I was about to climb into BMW's M6 media evaluation car when I realised I didn't have any music with me.
Radio reception is limited on the Great Alpine Highway, and when I use that road I usually have a compact disc or two to take with me.
I was going to return to the house when I realised I was about to drive a car which has fabulous engine tone and sound, so I didn't bother with Neil Young, instead, I drove some of the 200km test drive with the window down just so that I could hear the aural delights of the M6's V8 engine.
The M6 has been deliberately designed to go fast, and when the engine is working hard it has an exhaust bark and deep engine burble that howls away, reminding the driver that he/she is driving a serious performance car.
However, it is a complicated car and one that takes some familiarity. Take the double clutch transmission, for example. BMW label it Drivelogic, even though it works like an automatic, it is far removed from the transmission which is used in most of BMW's other models. The seven-speeder is paddle shift (or gearshift) activated and has modes which the driver can dial in to suit driving style preferences.
To be honest, I far preferred moderate settings, the M6 is so fast it was as if my brain couldn't process quickly enough the information delivered from it in terms of speed. I didn't feel a need to make the shifts go faster or the engine being held longer between shifts. The M6 with its 4.2sec time to make 100km/h from a standstill is one of the quickest cars I've had the privilege to drive, and it is also one of the most desirable.
I guess at $266,910 it needs to deliver and it does, it's probably the closest thing to a supercar that I'll ever get to behind the wheel of and it promotes an exhilarating driving experience.
Under the bonnet sits a 4.4-litre turbocharged engine which is rated at an incredible 412kW and 680Nm, it is by far the most powerful engine I've ever had sit in front of me. It needs no encouragement to perform, it is lusty, forceful and dynamic, you wouldn't expect anything less from BMW, yet it can driven delicately without any indication of what can be unleashed.
As you would expect, the M6 has handling and ability on the high country backroads that fills the driver with confidence. There's more rubber in the rear tyres than there is on the track at Bathurst, grip is phenomenal and the suspension keeps the tyres in constant contact with the road even on uneven surfaces.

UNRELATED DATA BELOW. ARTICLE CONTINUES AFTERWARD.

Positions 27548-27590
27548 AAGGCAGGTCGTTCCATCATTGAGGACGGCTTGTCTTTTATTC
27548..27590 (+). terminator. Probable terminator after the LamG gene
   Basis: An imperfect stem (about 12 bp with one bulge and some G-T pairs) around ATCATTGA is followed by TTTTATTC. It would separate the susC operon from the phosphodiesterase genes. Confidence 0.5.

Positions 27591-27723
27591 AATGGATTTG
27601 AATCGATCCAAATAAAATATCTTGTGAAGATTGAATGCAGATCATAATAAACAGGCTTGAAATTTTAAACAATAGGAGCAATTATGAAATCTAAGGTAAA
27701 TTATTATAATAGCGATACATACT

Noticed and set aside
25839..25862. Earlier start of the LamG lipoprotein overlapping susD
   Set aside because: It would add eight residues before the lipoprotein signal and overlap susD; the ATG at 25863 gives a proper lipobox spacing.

The various traction control settings aren't invasive even though sending that much power to the rear wheels is a big ask.
On the drive into Lake Coleridge the M6 blasted between corners with speed and agility that is an absolute joy to be in control of. The steering is firm and sharp, directional accuracy and turn-in is precise and informative.
One of the things you first notice about the M6 is the size and construction of the brakes, they are huge and cross-drilled, under pressure they just keep on giving, stopping power is immense. There are also various damper control and steering settings, along with an active differential, to optimise the handling, the car draws you in as a driver, you become very involved in the way it operates and the sense of speed is almost dulled until you notice how fast you are going on the heads-up display.
On that subject, in one of the manual shift settings the heads-up display also carries rev counter imaging, so that the driver's eyes are never distanced from forward vision. And that is important, the M6 is incredibly fast through the mid-range, once the power starts flowing and the engine is throbbing, speed never wilts, the engine just keeps on hauling as the turbo boost force feeds fuel.
During the time the M6 was in my care the fuel usage readout wasn't complementary, and that would be a reflection on how much I enjoyed the sound, however, BMW claim a 9.9-litre per 100km (29mpg) combined cycle average. It wouldn't be fair to publish my results, and it is my belief that if you want a car as fast as the M6 then fuel use efficiency wouldn't rate as a priority. But BMW are aware of fuel waste and the M6 does have fuel saving devices fitted such as idle stop-start and an energy regeneration system
The M6, coupe and convertible, makes no excuses for its speed and agility, it is a true performance car and really only suits two occupants, the rear seats are a squash for anyone bigger than child size. When you have that amount of money on the road, you would want it to show off, and it is no pretender. Its looks, presence and sound and all tug at the senses.
The test car was a beautiful bronzy/orange (as pictured) and it attracted attention everywhere. An M6 has just gone to the top of my wish list, I'm investing an extra $12 into this week's Powerball Lotto draw.